By Jen Alic
November saw Google Inc. (GOOG) close in on the $1 billion investment mark in renewable energy with a $75 million equity stake in an Iowa wind farm—this week it soared past that benchmark with a $200 million investment in a Texas wind farm.
Is Google that concerned about our energy future? Certainly not, but renewable energy makes sense for the bottom line of a company that consumes as much energy as 230,000 residences at one time.
While it consumes as much energy as 230,000 homes, its operational renewable investments have the capacity to produce enough power (2 gigawatts of electricity) to keep 500,000 US homes going every year.
Not only does Google need to cut its own energy costs, but its futuristic team also believes that these investments will be profitable down the road as demand for cleaner energy rises.
So the latest renewable investment under its belt is the Spinning Spur Wind Project in Oldham County, Texas. This panhandle wind farm is being developed by EDF Renewable Energy and will have the capacity to produce up to 161 megawatts of electricity once online.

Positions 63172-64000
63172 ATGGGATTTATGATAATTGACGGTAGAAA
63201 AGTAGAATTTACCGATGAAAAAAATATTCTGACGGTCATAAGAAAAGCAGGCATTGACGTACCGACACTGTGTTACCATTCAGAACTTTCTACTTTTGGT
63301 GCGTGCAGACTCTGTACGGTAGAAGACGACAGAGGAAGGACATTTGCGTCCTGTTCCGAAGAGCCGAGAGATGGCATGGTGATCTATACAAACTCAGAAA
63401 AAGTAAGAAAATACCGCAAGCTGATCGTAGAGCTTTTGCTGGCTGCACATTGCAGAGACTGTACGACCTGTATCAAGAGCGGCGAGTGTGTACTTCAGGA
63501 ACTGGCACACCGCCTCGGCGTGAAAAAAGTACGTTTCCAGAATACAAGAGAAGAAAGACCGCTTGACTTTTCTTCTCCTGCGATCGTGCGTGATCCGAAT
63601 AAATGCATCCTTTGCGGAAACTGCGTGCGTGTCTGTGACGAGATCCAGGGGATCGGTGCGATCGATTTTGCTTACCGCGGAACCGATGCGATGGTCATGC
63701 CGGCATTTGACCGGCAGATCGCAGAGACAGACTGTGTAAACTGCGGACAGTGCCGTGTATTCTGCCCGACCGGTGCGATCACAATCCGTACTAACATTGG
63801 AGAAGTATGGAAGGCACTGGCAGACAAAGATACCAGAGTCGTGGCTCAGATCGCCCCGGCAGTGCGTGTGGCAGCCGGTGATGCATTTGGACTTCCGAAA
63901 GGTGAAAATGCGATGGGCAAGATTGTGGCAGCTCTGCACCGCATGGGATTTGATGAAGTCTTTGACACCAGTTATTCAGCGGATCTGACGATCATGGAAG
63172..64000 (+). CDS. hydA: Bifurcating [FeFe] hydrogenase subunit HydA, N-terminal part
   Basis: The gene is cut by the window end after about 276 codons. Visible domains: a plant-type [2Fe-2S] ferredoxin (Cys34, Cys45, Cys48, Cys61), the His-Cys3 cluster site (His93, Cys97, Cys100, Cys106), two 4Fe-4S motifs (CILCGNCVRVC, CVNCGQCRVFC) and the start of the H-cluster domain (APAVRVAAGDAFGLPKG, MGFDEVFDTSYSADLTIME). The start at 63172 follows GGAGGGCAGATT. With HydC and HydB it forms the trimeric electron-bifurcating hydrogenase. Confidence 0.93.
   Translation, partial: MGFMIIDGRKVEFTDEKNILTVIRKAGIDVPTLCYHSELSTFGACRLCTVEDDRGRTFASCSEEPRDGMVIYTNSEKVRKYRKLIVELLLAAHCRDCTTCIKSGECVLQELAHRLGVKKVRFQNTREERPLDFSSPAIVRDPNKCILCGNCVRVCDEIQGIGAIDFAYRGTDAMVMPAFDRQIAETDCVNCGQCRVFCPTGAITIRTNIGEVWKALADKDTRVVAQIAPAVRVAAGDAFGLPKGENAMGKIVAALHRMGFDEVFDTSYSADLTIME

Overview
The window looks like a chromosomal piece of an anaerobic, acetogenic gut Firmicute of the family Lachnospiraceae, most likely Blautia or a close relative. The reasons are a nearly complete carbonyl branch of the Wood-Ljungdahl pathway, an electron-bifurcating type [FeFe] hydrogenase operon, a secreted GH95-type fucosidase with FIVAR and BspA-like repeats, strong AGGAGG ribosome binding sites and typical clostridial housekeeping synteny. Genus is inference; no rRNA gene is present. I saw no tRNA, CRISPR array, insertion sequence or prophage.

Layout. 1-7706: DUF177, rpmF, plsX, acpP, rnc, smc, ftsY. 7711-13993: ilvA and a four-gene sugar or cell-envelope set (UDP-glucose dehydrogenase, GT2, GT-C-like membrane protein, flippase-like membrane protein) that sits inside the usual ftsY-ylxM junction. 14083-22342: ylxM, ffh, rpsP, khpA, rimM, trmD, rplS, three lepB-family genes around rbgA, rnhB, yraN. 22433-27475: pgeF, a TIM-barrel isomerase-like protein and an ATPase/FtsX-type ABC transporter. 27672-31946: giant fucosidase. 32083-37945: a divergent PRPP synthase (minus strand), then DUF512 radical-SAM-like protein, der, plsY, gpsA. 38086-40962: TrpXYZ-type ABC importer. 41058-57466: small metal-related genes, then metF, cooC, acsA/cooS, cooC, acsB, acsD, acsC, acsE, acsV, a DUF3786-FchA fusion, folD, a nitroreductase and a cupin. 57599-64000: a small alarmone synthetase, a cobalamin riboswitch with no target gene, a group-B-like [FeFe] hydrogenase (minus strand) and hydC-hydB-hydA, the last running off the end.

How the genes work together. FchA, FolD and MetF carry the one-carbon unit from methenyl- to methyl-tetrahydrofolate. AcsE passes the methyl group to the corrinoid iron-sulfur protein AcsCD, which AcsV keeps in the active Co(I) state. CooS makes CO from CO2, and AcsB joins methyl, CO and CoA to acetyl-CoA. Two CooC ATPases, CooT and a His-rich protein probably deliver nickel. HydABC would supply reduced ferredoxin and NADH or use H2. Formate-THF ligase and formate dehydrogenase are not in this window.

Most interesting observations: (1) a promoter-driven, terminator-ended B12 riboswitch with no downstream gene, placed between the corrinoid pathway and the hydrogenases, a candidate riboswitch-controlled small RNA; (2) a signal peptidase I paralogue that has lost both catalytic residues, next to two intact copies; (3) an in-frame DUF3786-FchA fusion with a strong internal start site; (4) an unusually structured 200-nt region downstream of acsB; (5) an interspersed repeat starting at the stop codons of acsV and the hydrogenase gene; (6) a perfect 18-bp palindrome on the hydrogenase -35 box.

Spinning Spur was completed last month and consists of 70 wind turbines with a 2.3 megawatt capacity each. The project has hit the ground running—construction had begun only in June last year and is already finished. It comes along with a 15-year contract to sell the wind power it generates to Southwestern Public Service Company, owned by Xcel Energy
Spinning Spur represents Google's second largest single renewable energy investment to date, at $200 million. The largest is SolarCity, in which Google has invested $280 million. The next largest are BrightSource solar project in the Mojave Desert ($178 million) and the Alta Wind Energy Center in Los Angeles ($157 million).
Google has also invested in a number of other renewable projects, including the 7,000-megawatt Atlanta Wind Connection offshore New Jersey and Virginia ($57 million), Shepherd's Flat, Oregon wind far ($100 million), California's Recurrent Energy solar ($94 million), and the list goes on from North Dakota to Germany.